Electrostatic Discharge (ESD) precautions are well understood and implemented throughout all stages of semiconductor development (fabrication, assembly, test, device usage, and field failure analysis). Advanced packaging techniques such as 2.5D/3D exacerbate this problem, requiring special consideration. GSA, in association with the ESD Association and academia, investigated how this phenomenon differs in the 3D packaging environment. This extensive research, including case studies, is delineated in the GSA-ESDA 3D-IC ESD white paper.
Completed by the process design kit (PDK) developer and delivered with each new release of an mixed-signal PDK, this document provides a better understanding of the source data, completeness and quality of the PDK before it is used to design ICs or modified to fit into in-house design flow. The Checklist Users Guide has been combined with the checklist, in Version 4.0 (July 2013)
Supply Chain Merger & Acquisition and Integration Due Diligence
The Supply Chain Merger & Acquisition and Integration Due Diligence Checklist defines a broad spectrum of items to be addressed by supply chain management of both companies in a merger or acquisition. Targeted toward the Supply Chain Professional, this initial release remains in its early stages. Future work will extend the checklist to include Legal, Financial, Human Resources, and IT aspects.
The Quality Monitors Checklist provides the quality framework for semiconductor testing before product is shipped. It defines tests and parameters required to minimize the level of bad product shipped to an end customer.
While this is not meant to be a comprehensive list, the Quality Monitors Checklist can be used to:
Analyze gaps in testing
Provide the top 3-5 test areas for each line of defense against shipping low-quality product
Improve customer awareness by providing a guideline for customers to better understand the test environment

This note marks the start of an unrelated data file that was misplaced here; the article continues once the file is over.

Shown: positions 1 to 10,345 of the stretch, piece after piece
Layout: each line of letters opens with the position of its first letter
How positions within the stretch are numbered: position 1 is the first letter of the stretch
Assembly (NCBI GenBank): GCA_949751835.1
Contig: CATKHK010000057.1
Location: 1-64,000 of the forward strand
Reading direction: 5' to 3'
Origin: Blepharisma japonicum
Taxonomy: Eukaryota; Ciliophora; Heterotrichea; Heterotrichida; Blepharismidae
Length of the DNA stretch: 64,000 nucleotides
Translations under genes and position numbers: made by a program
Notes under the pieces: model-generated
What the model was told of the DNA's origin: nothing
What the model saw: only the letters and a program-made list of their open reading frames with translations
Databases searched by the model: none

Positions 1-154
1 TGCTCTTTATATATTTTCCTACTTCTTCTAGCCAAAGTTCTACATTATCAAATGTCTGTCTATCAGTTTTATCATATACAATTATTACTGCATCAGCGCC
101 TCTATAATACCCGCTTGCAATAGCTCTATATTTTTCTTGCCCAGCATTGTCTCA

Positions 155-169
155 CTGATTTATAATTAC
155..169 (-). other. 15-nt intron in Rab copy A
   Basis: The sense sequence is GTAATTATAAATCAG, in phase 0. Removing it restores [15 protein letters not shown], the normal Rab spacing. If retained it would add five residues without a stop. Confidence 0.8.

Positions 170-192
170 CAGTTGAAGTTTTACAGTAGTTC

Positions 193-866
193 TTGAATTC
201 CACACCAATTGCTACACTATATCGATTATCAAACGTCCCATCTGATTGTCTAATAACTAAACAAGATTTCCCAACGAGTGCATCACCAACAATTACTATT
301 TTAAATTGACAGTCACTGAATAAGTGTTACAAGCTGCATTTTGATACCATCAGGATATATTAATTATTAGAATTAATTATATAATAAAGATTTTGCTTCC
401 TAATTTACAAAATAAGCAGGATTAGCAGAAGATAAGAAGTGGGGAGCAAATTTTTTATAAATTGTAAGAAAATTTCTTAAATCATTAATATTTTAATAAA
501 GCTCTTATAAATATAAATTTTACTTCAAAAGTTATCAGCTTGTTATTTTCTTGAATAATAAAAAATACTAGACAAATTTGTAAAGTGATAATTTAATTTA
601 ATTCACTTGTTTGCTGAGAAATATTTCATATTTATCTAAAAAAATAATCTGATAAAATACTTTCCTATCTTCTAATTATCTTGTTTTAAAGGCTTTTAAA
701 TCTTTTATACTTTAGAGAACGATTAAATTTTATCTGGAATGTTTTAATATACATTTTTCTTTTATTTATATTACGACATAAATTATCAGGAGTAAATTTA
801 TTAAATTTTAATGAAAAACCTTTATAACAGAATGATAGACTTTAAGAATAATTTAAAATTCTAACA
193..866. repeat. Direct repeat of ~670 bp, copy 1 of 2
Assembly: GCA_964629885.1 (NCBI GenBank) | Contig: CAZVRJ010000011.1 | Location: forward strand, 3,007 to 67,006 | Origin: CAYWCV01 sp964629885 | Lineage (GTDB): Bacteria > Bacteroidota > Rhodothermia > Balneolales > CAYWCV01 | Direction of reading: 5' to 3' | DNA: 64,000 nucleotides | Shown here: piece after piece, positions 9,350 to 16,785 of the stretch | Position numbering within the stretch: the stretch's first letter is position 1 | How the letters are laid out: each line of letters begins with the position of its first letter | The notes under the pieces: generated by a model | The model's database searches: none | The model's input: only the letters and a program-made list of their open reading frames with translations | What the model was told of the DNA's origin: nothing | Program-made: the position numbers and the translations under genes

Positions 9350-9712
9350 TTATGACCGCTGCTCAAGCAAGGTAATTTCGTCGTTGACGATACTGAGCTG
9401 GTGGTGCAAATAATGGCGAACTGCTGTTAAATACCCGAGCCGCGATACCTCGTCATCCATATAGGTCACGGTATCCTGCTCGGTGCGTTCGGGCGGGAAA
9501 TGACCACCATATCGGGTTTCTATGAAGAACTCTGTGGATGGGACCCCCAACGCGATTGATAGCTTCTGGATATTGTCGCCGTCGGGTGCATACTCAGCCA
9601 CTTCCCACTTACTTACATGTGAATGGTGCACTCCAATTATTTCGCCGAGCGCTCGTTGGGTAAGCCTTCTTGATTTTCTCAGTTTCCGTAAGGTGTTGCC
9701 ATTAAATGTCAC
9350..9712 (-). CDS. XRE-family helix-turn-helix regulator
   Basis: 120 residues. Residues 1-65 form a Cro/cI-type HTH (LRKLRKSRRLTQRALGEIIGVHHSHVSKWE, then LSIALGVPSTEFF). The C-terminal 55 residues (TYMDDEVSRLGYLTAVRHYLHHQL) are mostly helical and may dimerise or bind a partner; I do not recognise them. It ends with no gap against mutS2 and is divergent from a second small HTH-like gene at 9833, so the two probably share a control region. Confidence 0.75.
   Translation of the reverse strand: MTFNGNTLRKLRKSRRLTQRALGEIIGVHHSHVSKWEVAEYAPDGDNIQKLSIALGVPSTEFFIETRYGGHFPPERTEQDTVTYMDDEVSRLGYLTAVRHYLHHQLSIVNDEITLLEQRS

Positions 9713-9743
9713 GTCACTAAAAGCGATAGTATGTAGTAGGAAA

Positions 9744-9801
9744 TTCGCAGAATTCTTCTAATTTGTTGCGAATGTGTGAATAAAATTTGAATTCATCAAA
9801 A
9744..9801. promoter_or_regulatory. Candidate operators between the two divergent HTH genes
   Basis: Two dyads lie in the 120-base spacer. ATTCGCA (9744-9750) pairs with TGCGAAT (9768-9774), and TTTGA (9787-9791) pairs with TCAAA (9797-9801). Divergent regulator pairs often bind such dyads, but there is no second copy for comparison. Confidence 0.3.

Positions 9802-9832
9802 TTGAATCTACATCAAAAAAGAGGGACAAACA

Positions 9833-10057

GSA’s AMS/RF PCM/Process Checklist Sub-Working developed a checklist that provides (1) a recommended list of parameters that foundries should measure (i.e., test), (2) a uniform way to measure each parameter (i.e., describe the measurement) and (3) a consistent way to describe the test data.
The checklist includes:
Device (e.g., FET)
Parameter (e.g., Drain-Source Breakdown)
Parameter Measurement Definition
Parameter Class (e.g., Reliability)
Units (e.g., Volts)
Type (e.g., N/P)
Category (e.g., Pass/Fail)
Fabless and fab-lite companies, which are the targeted users of the Checklist, benefit from using the tool as it helps them better understand and use the parameter data they receive from their foundry partners. Better understanding yield and how it is affected by various PCM parameters allows fabless companies to design higher yielding chips.
The AMS/RF Process Checklist reflects the key attributes of an AMS/RF foundry process offering. It provides standard definitions for quantitative and qualitative metrics, which can be used for classification, as well as figures of merit in selecting an appropriate process and process options for a specific design application. Three important needs have been identified for the AMS/RF Process Checklist: It identifies the different elements of a foundry’s AMS/RF process and its ability to fulfill a semiconductor company’s needs; it serves as a basic set of guidelines for measuring available items in an AMS/RF foundry process; and, it is an efficient way to communicate information in a consistent format across all foundries.
The checklist includes the seven key attributes of an AMS/RF foundry process offering:
The GSA Mixed-Signal/RF SPICE Model Checklist is a document completed by a SPICE modeling engineer/department and delivered with each release of a SPICE model set. The first part of this document contains a process overview, contact information, relevant foundry source document and a list of supported circuit simulators with versions. The second part includes a classification of the models so you can quickly determine the type of model.
It includes general extraction information, model validation procedures, statistical variation, considerations for noise and matching (if applicable), and a summary/inventory of the measured vs. simulated results plots for each device. The third part divides device-specific data into active (MOS and BJT) and passive (diode, varactor, inductor, capacitor and resistor) extraction and models.